I do love it when some PHB's brilliant plan to sick the legal eagles on someone falls apart.
Keepnet kerfuffle: Firing legal threats at bloggers did infosec biz more damage than its exposed database
UK-based infosec outfit Keepnet Labs left an 867GB database of previously compromised website login details accessible to world+dog earlier this year – then sent lawyers' letters to bloggers in a bid to erase their reports of its blunder. A contractor left the Keepnet Elasticsearch database unsecured back in March after …
Wednesday 10th June 2020 19:06 GMT Blazde
Wednesday 10th June 2020 19:16 GMT DavCrav
"The 867GB database, claimed Keepnet, contained email addresses harvested from other data spillages that took place between 2013 and 2019."
867 GB just containing e-mail addresses? That's either a terribly written database, or a lot of addresses. If there's other stuff as well in there, like PII, then I start waving GDPR at this UK-based company.
Wednesday 10th June 2020 19:44 GMT diodesign
"just containing e-mail addresses?"
FWIW Diachenko said the data silo contained:
* hashtype (the way a password was presented: MD5/hash/plaintext etc)
* leak date (year)
* password (hashed, encrypted or plaintext, depending on the leak)
* email domain
* source of the leak (I was able to confirm a few of the most prominent ones: Adobe, Last.fm, Twitter, LinkedIn, Tumblr, VK and others).
Wednesday 10th June 2020 23:48 GMT IGotOut
Keepnet an information security company can keep information secure.
What a joke.
Maybe they should just become patent trolls instead, although their lawyers seem as incompetent as the security team.
Before Keepnet, the information not-sec team blame the contractor...
... WHERE THE FUCK WERE YOUR CHANGE CONTROLS?
Thursday 11th June 2020 02:41 GMT Anonymous Coward
So about that EU directive...
It's a bit of a reach, but it looks like the lawyers were trying to play on the EU's limited equivalent to DMCA, where immunity from hosting liability ends if the hoster is made aware of illegal content:
Article 14Of course the extremely clever and magnificently competent lawyers have begged the question of content illegality by assuming it's defamatory. And they've failed to cite a proper legal basis for the reporting being defamatory. They claim it's untrue, but fail to quote any statement that is demonstrably untrue let alone one that actually appears in the post. What's the betting this was a template letter and the quoted statement appeared on some other site? Really earning those 6-minute billing increments, folks.
1. Where an information society service is provided that consists of the storage of information provided by a recipient of the service, Member States shall ensure that the service provider is not liable for the information stored at the request of a recipient of the service, on condition that:
(a) the provider does not have actual knowledge of illegal activity or information and, as regards claims for damages, is not aware of facts or circumstances from which the illegal activity or information is apparent; or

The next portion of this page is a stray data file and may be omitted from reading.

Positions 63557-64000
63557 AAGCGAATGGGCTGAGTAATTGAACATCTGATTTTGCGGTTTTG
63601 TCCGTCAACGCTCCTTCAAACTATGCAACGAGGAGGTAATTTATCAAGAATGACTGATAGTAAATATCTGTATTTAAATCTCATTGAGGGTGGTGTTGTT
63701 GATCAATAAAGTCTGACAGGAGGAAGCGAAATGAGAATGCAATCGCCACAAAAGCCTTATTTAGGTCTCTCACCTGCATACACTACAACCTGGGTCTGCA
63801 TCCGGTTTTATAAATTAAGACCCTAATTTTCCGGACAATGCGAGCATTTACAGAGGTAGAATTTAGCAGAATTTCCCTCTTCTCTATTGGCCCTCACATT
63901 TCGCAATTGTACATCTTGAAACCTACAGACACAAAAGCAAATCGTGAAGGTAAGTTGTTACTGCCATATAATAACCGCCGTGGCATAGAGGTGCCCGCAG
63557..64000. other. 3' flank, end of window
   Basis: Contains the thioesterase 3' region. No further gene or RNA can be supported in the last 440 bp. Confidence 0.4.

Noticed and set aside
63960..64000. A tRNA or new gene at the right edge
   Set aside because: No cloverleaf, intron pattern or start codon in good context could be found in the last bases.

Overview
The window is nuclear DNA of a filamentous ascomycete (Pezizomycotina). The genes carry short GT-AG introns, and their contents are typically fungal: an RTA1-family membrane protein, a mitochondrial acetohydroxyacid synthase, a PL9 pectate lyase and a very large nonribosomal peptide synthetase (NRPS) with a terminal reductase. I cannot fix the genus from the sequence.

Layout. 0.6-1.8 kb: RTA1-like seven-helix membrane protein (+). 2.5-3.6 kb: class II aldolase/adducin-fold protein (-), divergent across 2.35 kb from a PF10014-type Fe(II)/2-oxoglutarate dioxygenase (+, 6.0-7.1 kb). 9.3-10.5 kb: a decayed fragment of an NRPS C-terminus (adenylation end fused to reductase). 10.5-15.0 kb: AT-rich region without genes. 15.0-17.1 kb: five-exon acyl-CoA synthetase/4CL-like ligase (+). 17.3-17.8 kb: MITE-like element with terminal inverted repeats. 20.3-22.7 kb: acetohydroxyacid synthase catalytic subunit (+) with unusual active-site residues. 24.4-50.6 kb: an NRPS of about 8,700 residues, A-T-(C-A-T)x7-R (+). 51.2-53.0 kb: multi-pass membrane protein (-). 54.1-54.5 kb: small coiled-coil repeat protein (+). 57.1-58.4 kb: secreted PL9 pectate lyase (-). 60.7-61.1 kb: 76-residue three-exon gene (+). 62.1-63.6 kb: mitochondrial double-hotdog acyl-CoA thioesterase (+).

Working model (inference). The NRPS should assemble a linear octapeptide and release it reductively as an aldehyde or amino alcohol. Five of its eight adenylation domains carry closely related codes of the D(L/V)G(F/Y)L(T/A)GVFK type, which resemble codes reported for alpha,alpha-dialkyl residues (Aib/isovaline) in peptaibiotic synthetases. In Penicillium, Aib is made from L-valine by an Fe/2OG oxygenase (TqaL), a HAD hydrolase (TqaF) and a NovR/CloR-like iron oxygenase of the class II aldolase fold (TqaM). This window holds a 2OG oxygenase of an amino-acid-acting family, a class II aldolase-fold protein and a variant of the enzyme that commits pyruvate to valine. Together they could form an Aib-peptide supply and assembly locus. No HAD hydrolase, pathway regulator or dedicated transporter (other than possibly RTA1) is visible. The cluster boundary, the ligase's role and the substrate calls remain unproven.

(b) the provider, upon obtaining such knowledge or awareness, acts expeditiously to remove or to disable access to the information.
Thursday 11th June 2020 04:36 GMT Joe Montana
"We then store this data in our own secure Elasticsearch database"
This statement has proven to be false, their database was demonstrated to not be secure.
If all it contained was a mirror of already-public data then noone would have cared anyway.
Also what is it with hiding known insecure services behind a firewall? The service should have been configured to use a secure form of authentication first, and then placed behind a firewall as a second layer. If one layer still fails you still have others.
Thursday 11th June 2020 10:08 GMT Anonymous Coward
Some people are worse even than that.
People who, when told "it's not a good idea to put, what is intended as a LAN product, directly acessible from the internet, you should secure it", respond with "it's ok, were going to put an SSL certificate on the server".
And these were resellers.
Of security products.
Thursday 11th June 2020 12:34 GMT heyrick
Thursday 11th June 2020 16:33 GMT TonyJ
Re: truly was exposed for just 10 minutes as Keepnet claimed
truly was exposed for just 10 minutes as Keepnet claimed
Doesn't really matter. 10 minutes, 10 hours, 10 days...
What matters is that it was exposed, and that it was noticed. And accessed..."
Quite. "I am sorry I murdered you but at least it was a quick death!." Still dead.
Thursday 18th June 2020 08:26 GMT Robert Jenkins
On the subject of GDPR - how is that database content in any way legal?
OK, the the leaked database contains other peoples information.
How can a company legally retain data that was never legally released to them or its use authorised by the people who it relates to?
Anyone want to play "Spot the GDPR Brteaches?
Have they contacted every single person whos data is involved?